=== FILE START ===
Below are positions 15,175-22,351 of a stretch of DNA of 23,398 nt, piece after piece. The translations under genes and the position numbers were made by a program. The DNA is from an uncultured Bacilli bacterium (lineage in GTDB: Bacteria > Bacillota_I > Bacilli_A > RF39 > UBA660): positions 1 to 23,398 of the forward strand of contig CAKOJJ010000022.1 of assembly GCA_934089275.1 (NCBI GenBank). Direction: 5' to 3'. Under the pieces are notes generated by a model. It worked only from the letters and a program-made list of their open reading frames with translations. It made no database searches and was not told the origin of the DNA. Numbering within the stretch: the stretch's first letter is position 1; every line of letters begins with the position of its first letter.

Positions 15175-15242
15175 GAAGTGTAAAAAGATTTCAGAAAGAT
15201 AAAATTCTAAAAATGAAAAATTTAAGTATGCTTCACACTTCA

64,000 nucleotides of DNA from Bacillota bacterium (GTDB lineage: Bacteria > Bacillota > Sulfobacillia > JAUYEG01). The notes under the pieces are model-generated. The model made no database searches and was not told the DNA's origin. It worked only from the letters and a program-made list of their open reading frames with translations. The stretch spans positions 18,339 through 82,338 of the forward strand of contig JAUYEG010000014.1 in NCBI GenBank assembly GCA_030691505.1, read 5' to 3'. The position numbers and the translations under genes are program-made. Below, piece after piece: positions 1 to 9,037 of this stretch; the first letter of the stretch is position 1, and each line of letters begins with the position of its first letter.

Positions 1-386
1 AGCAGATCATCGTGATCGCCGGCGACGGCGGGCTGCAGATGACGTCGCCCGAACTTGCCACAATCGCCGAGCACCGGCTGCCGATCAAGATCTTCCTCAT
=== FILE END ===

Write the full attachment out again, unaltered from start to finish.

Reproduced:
Below are positions 15,175-22,351 of a stretch of DNA of 23,398 nt, piece after piece. The translations under genes and the position numbers were made by a program. The DNA is from an uncultured Bacilli bacterium (lineage in GTDB: Bacteria > Bacillota_I > Bacilli_A > RF39 > UBA660): positions 1 to 23,398 of the forward strand of contig CAKOJJ010000022.1 of assembly GCA_934089275.1 (NCBI GenBank). Direction: 5' to 3'. Under the pieces are notes generated by a model. It worked only from the letters and a program-made list of their open reading frames with translations. It made no database searches and was not told the origin of the DNA. Numbering within the stretch: the stretch's first letter is position 1; every line of letters begins with the position of its first letter.

Positions 15175-15242
15175 GAAGTGTAAAAAGATTTCAGAAAGAT
15201 AAAATTCTAAAAATGAAAAATTTAAGTATGCTTCACACTTCA

64,000 nucleotides of DNA from Bacillota bacterium (GTDB lineage: Bacteria > Bacillota > Sulfobacillia > JAUYEG01). The notes under the pieces are model-generated. The model made no database searches and was not told the DNA's origin. It worked only from the letters and a program-made list of their open reading frames with translations. The stretch spans positions 18,339 through 82,338 of the forward strand of contig JAUYEG010000014.1 in NCBI GenBank assembly GCA_030691505.1, read 5' to 3'. The position numbers and the translations under genes are program-made. Below, piece after piece: positions 1 to 9,037 of this stretch; the first letter of the stretch is position 1, and each line of letters begins with the position of its first letter.

Positions 1-386
1 AGCAGATCATCGTGATCGCCGGCGACGGCGGGCTGCAGATGACGTCGCCCGAACTTGCCACAATCGCCGAGCACCGGCTGCCGATCAAGATCTTCCTCAT